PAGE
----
https://en.wikipedia.org/wiki/Rita_Letendre

This one is called The Joy of Living.

I’m not sure I get ‘Joy’ from this image. Energy, powerful passion or excoriating pain are my immediate responses.The work has creative exuberance and I love it but I think I feel joy more calmly. Maybe it was the carb overload at the time of viewing!

After researching her many works I realise that one of my earlier synesthesia images painted to a piece of Jeff Beck music has some of the qualities of a Letendre . ( Who do think I am! )

I will add an image of my painting to this blog at a later date once I’ve contacted the current owner.

So much pleasure and knowledge gained in one day. A good amount of calories too.

Tate Modern is Twenty

Impermanence © Tate Modern

Anya Gallaccio had an installation at her recent exhibition at Tate Modern called Impermanence. A massive pile of oranges were left in the gallery . Viewers were invited to eat an orange, those not eaten would inevitably rot. It makes you think.

Tate Modern has been stimulating the artistic taste buds and making people think for twenty years.
It has become one of Britain’s most visited institutions.
When I did a Fine Art Degree as a mature student, Tate Modern became my 3D immersive text book. So much so that my nine year old daughter spun round the Turbine Hall declaring it was her favourite place in the world. There are some amazing works of art there.

My current favourite installation.
By Yinka Shonibare

The British Library

British Library © Tate Modern

I’ve pondered a lot, on this blog about Tate Modern. Some of them will appear below.

Social Media, a lesson learned

©instagram

Yesterday was the end of my week long ‘shift’ running the Instagram account of an Artist Collective in South West England. Drawn to the Valley is a collaborative support network and promotional organisation based in the Tamar Valley, a beautiful and often overlooked part of Devon and Cornwall. The members of the group work in and are inspired by vastly different landscapes and environments. The maritime port of Plymouth forms the distinctive Southern point of the group’s territory. The point where the River Tamar flows into the Hamoaze, Plymouth Sound and then finally flows into the Atlantic . In keeping with the mythic and folkloric emergence of any river the Northern boundary is less definite. Unromantically I would say somewhere in the post code EX 20. Specifically of course the Tamar arises out of the ground at Woolley Moor, Morewenstow.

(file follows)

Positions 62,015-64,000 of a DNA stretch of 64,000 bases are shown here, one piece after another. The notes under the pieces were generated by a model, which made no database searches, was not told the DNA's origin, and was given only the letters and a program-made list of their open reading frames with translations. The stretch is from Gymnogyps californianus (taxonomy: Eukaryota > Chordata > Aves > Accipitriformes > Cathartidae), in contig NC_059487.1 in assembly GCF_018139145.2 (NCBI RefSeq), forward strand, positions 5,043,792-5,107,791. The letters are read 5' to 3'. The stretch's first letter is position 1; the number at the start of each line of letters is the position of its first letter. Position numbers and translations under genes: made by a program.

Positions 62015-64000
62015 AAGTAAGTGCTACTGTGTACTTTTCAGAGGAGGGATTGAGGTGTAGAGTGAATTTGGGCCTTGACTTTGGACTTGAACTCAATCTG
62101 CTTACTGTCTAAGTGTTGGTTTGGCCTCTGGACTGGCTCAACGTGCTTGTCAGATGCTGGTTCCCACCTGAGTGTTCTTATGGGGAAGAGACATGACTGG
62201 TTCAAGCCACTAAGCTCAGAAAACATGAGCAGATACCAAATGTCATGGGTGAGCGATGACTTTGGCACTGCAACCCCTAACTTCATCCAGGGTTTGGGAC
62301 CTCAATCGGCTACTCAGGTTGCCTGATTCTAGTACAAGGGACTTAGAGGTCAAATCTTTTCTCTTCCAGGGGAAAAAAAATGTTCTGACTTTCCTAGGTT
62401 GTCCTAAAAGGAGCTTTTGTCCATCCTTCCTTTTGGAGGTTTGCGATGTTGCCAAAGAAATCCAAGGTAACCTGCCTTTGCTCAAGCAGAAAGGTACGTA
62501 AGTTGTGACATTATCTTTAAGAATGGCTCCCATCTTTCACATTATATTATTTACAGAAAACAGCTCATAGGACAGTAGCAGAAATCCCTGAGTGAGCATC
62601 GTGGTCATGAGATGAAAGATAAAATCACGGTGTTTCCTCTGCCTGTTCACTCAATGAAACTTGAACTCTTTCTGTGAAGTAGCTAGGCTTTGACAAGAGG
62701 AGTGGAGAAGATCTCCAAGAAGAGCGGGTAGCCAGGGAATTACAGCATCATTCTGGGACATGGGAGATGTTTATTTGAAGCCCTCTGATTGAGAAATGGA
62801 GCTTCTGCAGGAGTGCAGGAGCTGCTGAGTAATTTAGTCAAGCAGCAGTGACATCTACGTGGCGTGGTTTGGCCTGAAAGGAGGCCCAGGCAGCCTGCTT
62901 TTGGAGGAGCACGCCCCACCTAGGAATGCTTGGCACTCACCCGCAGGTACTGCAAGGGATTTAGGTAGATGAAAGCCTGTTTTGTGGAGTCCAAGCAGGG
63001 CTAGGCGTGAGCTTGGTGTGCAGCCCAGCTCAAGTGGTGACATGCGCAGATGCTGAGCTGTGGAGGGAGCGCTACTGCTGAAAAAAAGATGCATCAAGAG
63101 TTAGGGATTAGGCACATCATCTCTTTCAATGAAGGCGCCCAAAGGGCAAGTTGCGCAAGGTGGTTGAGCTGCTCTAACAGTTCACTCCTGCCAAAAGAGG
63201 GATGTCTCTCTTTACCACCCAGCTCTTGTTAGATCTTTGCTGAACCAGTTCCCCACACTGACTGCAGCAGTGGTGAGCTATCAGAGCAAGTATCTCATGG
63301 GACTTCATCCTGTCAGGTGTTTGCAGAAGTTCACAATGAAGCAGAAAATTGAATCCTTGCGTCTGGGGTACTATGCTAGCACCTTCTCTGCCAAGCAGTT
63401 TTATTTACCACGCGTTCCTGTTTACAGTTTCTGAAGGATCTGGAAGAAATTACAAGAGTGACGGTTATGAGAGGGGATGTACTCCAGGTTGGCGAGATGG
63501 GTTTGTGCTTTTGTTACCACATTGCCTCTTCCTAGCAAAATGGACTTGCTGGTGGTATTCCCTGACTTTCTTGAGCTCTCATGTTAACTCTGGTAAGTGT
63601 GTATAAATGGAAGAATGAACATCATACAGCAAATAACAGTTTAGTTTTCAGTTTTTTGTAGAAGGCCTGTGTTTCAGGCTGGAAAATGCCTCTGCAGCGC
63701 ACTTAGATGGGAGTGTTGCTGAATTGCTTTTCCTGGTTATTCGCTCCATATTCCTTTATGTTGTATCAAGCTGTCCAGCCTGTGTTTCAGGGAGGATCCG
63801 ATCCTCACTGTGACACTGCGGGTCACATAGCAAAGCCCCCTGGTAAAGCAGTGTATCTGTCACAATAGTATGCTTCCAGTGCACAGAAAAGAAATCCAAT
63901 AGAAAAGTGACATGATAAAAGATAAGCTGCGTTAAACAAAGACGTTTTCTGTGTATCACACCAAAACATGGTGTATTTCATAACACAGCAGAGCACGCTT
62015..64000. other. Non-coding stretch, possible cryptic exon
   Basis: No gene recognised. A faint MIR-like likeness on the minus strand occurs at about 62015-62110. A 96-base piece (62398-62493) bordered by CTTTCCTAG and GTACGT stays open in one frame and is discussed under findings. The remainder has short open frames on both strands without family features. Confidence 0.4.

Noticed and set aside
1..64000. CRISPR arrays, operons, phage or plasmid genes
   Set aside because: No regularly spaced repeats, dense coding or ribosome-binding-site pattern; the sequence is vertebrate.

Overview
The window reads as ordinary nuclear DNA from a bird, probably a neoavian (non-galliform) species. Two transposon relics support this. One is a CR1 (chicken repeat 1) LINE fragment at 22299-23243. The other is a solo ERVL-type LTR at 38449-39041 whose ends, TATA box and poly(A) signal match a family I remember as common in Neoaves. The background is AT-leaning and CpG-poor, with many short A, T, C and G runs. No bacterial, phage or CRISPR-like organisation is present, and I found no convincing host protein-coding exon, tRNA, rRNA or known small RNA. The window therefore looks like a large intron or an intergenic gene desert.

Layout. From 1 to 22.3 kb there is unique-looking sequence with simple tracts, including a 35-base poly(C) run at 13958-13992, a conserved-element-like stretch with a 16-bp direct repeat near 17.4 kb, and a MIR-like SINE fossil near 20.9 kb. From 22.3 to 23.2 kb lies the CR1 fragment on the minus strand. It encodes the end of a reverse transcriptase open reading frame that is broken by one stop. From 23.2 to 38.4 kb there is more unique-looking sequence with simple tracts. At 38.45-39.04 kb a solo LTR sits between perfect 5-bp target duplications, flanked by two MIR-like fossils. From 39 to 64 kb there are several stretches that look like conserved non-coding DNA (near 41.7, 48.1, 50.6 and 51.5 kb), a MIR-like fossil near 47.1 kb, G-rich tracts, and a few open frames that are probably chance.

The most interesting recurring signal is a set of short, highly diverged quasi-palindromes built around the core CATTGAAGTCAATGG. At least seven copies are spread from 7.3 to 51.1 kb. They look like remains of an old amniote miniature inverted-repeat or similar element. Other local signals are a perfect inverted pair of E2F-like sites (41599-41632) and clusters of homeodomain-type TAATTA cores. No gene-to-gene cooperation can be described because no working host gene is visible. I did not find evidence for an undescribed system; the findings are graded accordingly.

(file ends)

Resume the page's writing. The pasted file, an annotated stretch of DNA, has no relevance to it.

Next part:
©instagram

The area has many significant titles relating to Geography, History and Aesthetics.

UNESCO World Heritage Site

Throughout human history the area has been exploited for minerals. It has a unique archaeologicaly significant mining heritage stretching from the Bronze Age to the present time.

European Special Area of Conservation.

Site of Special Scientific Interest

Area of Outstanding Natural Beauty

The last category is represented by the Tamar Valley AONB. Drawn to the Valley has a particularly close association with this organisation

The Makers and Artists in this group are as diverse as the landscape in which they work.

Social Media is a valuable tool in keeping this diverse group of artists aware of what they are doing as individuals or groups but also and perhaps more significantly it is the group’s everyday shout out to the world.